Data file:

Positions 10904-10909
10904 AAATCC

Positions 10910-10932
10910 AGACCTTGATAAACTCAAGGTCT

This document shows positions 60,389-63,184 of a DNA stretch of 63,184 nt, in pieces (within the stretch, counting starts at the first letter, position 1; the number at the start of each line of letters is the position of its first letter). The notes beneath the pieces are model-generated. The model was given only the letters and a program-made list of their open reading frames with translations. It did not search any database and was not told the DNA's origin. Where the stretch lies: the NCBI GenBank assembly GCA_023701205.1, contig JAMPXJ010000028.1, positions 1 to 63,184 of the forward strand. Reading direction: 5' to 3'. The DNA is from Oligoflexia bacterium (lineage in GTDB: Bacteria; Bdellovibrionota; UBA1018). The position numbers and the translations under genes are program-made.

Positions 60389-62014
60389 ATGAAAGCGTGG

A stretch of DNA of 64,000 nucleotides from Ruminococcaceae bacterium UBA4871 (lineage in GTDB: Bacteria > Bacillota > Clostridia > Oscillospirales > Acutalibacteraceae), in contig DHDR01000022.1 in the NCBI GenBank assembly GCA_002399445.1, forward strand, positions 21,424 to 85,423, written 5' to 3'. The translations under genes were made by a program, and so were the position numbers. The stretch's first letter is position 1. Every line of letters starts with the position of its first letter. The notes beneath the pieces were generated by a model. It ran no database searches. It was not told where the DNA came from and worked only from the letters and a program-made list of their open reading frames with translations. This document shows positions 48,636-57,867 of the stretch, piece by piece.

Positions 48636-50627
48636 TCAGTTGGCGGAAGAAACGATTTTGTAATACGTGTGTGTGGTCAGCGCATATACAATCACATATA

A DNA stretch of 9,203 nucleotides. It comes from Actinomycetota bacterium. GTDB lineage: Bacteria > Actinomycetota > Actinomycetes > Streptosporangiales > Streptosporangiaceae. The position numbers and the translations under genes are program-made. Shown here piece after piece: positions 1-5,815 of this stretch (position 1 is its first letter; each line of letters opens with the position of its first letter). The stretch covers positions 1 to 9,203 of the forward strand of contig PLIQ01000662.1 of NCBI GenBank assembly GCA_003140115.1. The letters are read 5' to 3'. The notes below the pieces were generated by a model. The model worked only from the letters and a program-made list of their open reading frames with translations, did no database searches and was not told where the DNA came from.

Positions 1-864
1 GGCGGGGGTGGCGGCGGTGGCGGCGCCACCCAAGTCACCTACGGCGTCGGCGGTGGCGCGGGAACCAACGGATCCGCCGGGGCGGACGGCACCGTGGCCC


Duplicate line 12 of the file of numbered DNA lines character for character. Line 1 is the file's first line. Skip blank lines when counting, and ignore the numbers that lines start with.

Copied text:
Positions 1-864